“Charge to 300 and clear!” While the head mirror might be the most common stereotype of doctors in popular culture today, the defibrillator just might come in second. Seen on medical dramas where doctors yell out “Charge to 250, push one of epi and clear!”, defibrillators are paddle-like devices that are used to treat life-threatening cardiac rhythms by shocking the heart muscle directly. So who came up with the invention and how? The first defibrillator was used in 1899 by Jean-Louis Prevost and Frederic Batelli in Switzerland when they discovered that a small shock in dogs could restore the heart to a normal rate.
Four decades later in the 1930s, Dr. Albert Hyman (who also worked on developing the pacemaker) invented a way to use defibrillation technology on humans as an alternative to injecting drugs straight into a patient’s heart. Instead, Hyman injected a hollow steel needle into the heart to deliver an electric shock in what became known as the Hyman Otor method. Over the years, the defibrillation process has obviously been streamlined into various methods with two of the biggest advancements occurring in the late 1950s when portable units were introduced and again in the 1970s when implantable devices gave new life to cardiac patients.

#2 – X-Ray Machines

X-Ray-Machines
“Toe bone connected to the foot bone, foot bone connected to the heel bone!” If you’ve ever broken a bone or visited the dentist, there’s a good chance that you’ve had an x-ray. The x-ray was first discovered by English chemist and physicist William Crookes who was testing electrical discharge tubes when he discovered its many uses. He then used x-rays to photograph his wife’s hand only to discover he could see her wedding ring as well as the 27 bones that made up her fingers, hand and wrist.
With his discovery, Crookes saw the use of x-rays travel beyond hospitals and into odd places like shoe stores where people were desperate to find the perfect fitting shoe (sadly, we aren’t kidding!) However, as people finally discovered just how detrimental x-ray exposure could be, the process was restricted to hospital use on an exclusive basis. These days, modern safety measures have made a huge impact on x-ray use in patients leading to a variety of forms such as mammography and orthopantomograms, which is exactly what the dentist does when he takes a “picture” of your teeth from ear to ear!

#1 – Wheelchairs

Wheelchairs
Can you pop a wheelie? Ending our list with one of the most popular medical devices, the wheelchair is an overly simple invention that has evolved over the years into a high-end means of transportation for many patients with mobility issues. Dating back to the fifth century BC when disabled people used wheeled chairs to get around, the technology was certainly lacking in the early design especially when it came to comfort and convenience. Everything changed, however, in 1933 when mechanical engineers Harry Jennings and Herbert Everest introduced the first collapsible wheelchair.
Offering unique insight into the design because of his own disability after breaking his back in a mining accident, Everest’s collaboration with Jennings was a game changer as their lightweight steel design has stuck around for decades. During the 1940s, the industry saw another change as electrical powered chairs made the rounds among wealthier clients who were the only ones who could afford such high-priced chairs. Now, after years of modifications and refinement, electrical-powered wheelchairs are much more affordable and are seen buzzing around everywhere from neighborhood sidewalks to airports, shopping malls and grocery stores.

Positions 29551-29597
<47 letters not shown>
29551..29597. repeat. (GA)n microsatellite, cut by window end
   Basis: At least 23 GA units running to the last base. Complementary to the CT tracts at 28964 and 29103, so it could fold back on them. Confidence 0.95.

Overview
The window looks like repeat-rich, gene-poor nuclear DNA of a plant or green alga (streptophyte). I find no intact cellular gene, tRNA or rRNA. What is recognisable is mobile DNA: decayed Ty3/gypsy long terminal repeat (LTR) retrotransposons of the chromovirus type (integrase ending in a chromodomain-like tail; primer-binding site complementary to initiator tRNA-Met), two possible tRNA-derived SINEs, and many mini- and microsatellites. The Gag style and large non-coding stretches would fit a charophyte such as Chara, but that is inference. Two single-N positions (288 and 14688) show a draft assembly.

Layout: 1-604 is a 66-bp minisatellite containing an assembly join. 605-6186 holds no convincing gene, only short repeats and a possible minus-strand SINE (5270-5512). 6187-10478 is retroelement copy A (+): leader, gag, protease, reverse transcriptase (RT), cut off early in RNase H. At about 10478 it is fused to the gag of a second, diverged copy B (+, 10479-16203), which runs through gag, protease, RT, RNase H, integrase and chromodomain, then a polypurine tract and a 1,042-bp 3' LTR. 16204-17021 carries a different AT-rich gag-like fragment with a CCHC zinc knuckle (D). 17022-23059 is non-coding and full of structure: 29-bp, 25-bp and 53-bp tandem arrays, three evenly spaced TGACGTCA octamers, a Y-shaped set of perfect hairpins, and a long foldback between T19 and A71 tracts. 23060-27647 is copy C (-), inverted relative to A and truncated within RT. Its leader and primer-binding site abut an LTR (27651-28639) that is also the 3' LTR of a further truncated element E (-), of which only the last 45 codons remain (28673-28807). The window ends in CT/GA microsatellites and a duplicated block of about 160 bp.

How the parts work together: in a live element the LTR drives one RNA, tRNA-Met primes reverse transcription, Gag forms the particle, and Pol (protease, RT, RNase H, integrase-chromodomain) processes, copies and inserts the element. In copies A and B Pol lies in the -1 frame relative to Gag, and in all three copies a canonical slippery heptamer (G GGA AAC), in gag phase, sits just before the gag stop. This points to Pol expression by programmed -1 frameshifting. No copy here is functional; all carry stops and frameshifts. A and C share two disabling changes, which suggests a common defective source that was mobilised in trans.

Saturday, 28 January 2017

Donald Blocks Refugees and Citizens of 7 Muslim Countries


Donald Blocks Refugees and Citizens of 7 Muslim Countries


WASHINGTON — President Trump on Friday closed the nation’s borders to refugees from around the world, ordering that families fleeing the slaughter in Syria be indefinitely blocked from entering the United States, and temporarily suspending immigration from several predominantly Muslim countries.
In an executive order that he said was part of an extreme vetting plan to keep out “radical Islamic terrorists,” Mr. Trump also established a religious test for refugees from Muslim nations: He ordered that Christians and others from minority religions be granted priority over Muslims.
“We don’t want them here,” Mr. Trump said of Islamist terrorists during a signing ceremony at the Pentagon. “We want to ensure that we are not admitting into our country the very threats our soldiers are fighting overseas. We only want to admit those into our country who will support our country, and love deeply our people.”
Earlier in the day, Mr. Trump explained to an interviewer for the Christian Broadcasting Network that Christians in Syria were “horribly treated” and alleged that under previous administrations, “if you were a Muslim you could come in, but if you were a Christian, it was almost impossible.”
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“I thought it was very, very unfair. So we are going to help them,” the president said.
In fact, the United States accepts tens of thousands of Christian refugees. According to the Pew Research Center, almost as many Christian refugees (37,521) were admitted as Muslim refugees (38,901) in the 2016 fiscal year.
The executive order suspends the entry of refugees into the United States for 120 days and directs officials to determine additional screening ”to ensure that those approved for refugee admission do not pose a threat to the security and welfare of the United States.”
The order also stops the admission of refugees from Syria indefinitely, and bars entry into the United States for 90 days from seven predominantly Muslim countries linked to concerns about terrorism. Those countries are Iraq, Syria, Iran, Sudan, Libya, Somalia and Yemen.